Search All Research Studies
AHRQ Research Studies Date
AHRQ Research Studies
Sign up: AHRQ Research Studies Email updates
Research Studies is a monthly compilation of research articles funded by AHRQ or authored by AHRQ researchers and recently published in journals or newsletters.
Results1 to 6 of 6 Research Studies Displayed
Ancker JS, Sharko M, Hong M
Should parents see their teen's medical record? Asking about the effect on adolescent-doctor communication changes attitudes.
Parents routinely access young children's medical records, but medical societies strongly recommend confidential care during adolescence, and most medical centers restrict parental records access during the teen years. In this study, the investigators sought to assess public opinion about adolescent medical privacy. The investigators concluded that although medical societies recommend confidential care for adolescents, public opinion was largely in favor of parental access.
Citation: Ancker JS, Sharko M, Hong M . Should parents see their teen's medical record? Asking about the effect on adolescent-doctor communication changes attitudes. J Am Med Inform Assoc 2018 Dec;25(12):1593-99. doi: 10.1093/jamia/ocy120..
Keywords: Caregiving, Children/Adolescents, Clinician-Patient Communication, Communication, Electronic Health Records (EHRs), Health Information Technology (HIT), Policy
Kemmick Pintor J, Call KT
State-level immigrant prenatal health care policy and inequities in health insurance among children in mixed-status families.
Investigators sought to measure differences in insurance by mother's documentation status among a nationally representative sample of US-born children in immigrant families and to examine the role of state-level immigrant access to prenatal coverage. They found that, in states with nonrestrictive prenatal coverage for immigrants, there were no differences in children's insurance by mother's documentation status, while large inequities were observed within states with restrictive policies.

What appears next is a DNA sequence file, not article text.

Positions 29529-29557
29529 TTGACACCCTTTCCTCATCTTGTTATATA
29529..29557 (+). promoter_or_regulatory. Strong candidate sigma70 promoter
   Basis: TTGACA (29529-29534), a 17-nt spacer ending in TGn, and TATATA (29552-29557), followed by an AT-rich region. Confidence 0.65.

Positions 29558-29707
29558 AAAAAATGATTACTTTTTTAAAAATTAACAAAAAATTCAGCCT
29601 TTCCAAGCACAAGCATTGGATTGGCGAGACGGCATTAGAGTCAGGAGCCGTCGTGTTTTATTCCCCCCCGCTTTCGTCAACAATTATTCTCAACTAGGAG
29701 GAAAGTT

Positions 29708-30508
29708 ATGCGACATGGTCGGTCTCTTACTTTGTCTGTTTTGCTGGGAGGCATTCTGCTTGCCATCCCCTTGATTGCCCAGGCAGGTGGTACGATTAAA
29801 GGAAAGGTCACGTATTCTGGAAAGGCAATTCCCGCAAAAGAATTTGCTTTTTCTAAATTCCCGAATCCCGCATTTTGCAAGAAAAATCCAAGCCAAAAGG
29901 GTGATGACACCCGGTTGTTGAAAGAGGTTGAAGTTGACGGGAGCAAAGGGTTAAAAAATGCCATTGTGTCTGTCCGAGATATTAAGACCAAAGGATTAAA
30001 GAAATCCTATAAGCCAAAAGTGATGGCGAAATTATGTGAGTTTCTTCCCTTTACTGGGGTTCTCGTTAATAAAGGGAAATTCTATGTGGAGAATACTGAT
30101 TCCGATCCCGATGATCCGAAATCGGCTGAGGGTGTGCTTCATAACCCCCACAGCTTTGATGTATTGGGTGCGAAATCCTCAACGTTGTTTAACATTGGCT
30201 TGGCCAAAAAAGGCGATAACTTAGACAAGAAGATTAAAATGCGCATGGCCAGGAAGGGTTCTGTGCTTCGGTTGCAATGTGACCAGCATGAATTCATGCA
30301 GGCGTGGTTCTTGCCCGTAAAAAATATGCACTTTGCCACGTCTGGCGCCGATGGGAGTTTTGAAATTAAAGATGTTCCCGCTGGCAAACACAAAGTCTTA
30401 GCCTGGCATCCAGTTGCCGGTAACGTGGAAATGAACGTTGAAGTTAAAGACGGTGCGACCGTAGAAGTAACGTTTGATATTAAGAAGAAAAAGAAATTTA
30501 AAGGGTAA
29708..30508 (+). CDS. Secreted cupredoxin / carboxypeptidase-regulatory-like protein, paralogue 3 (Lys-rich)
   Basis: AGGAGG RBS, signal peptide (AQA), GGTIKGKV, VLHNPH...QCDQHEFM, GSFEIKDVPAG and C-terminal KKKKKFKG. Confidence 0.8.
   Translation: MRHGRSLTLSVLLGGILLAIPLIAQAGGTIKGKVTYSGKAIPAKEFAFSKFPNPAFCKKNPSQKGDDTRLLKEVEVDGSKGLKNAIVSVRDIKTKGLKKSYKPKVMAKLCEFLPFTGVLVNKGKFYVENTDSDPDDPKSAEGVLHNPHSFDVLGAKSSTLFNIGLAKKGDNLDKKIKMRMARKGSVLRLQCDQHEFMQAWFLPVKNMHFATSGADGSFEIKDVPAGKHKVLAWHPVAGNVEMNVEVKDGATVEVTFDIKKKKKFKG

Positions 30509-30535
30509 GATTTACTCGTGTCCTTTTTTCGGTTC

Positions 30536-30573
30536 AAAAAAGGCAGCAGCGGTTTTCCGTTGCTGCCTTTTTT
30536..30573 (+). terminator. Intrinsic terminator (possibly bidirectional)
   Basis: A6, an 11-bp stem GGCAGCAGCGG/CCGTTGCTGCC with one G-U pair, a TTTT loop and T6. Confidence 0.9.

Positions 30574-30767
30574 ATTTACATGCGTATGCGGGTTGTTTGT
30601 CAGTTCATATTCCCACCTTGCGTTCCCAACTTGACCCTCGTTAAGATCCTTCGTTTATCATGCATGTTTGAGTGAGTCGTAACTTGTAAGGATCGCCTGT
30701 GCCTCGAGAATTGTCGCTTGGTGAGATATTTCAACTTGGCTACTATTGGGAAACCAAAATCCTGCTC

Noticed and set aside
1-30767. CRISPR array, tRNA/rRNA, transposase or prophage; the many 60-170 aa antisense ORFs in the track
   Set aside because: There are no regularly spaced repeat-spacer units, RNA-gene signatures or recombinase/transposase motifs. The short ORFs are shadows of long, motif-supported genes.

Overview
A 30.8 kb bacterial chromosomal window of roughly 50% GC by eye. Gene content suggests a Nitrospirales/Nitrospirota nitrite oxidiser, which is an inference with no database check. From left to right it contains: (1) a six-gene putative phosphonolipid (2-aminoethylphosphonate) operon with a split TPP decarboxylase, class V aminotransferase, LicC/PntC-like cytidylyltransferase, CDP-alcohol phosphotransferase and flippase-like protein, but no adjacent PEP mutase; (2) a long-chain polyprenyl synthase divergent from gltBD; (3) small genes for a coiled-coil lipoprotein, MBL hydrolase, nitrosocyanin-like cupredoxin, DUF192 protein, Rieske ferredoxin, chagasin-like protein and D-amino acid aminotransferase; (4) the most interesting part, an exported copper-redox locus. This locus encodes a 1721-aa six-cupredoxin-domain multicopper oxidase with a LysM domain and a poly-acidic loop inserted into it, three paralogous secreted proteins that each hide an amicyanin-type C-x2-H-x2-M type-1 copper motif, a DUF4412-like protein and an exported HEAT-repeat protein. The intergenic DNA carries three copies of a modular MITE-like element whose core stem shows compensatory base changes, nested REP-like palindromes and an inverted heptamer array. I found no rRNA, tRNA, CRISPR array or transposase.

Citation: Kemmick Pintor J, Call KT . State-level immigrant prenatal health care policy and inequities in health insurance among children in mixed-status families. Glob Pediatr Health 2019 Sep 26;6:2333794x19873535. doi: 10.1177/2333794x19873535..
Keywords: Policy, Health Insurance, Children/Adolescents, Access to Care, Vulnerable Populations, Disparities
Wisk LE, Levy S, Weitzman ER
Parental views on state cannabis laws and marijuana use for their medically vulnerable children.
Given a rapidly changing policy landscape, the investigators sought to characterize the effects of state marijuana laws on parents' views of marijuana use by their teenage children. The investigators found that among parents of medically vulnerable children, perceiving state marijuana policies as more permissive was strongly associated with lower perceived riskiness of marijuana use for their children.
Citation: Wisk LE, Levy S, Weitzman ER . Parental views on state cannabis laws and marijuana use for their medically vulnerable children. Drug Alcohol Depend 2019 Jun 1;199:59-67. doi: 10.1016/j.drugalcdep.2018.12.027..